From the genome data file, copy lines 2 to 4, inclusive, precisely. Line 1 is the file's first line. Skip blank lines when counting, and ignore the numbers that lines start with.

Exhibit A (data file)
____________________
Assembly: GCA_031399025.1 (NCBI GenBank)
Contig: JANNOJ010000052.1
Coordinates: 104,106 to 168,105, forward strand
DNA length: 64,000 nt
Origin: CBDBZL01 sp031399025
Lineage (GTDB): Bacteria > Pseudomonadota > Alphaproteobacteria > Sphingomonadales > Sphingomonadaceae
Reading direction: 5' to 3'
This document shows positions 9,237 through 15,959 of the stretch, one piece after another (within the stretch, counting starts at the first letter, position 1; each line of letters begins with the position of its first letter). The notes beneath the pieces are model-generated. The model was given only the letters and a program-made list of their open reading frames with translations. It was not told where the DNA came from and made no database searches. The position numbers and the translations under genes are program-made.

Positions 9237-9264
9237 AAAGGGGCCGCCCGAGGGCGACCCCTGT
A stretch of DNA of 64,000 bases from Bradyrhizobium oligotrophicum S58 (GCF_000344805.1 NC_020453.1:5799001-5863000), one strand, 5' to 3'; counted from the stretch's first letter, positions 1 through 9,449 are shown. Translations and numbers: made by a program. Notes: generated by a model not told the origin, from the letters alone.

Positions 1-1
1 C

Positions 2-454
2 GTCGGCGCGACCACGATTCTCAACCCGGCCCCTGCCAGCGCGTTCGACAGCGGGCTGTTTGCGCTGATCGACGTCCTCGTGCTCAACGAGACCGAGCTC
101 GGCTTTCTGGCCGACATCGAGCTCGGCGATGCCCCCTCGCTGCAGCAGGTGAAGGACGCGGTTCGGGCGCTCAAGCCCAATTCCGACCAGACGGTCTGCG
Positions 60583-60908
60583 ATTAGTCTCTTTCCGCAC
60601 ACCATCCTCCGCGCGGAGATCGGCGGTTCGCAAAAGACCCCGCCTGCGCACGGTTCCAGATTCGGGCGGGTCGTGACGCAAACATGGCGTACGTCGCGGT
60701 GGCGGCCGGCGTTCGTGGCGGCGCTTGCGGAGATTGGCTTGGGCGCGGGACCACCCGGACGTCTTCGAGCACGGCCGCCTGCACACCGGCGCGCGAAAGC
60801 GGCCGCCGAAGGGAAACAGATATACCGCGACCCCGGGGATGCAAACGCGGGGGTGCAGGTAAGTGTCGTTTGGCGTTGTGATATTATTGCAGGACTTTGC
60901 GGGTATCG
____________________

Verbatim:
Contig: JANNOJ010000052.1
Coordinates: 104,106 to 168,105, forward strand
DNA length: 64,000 nt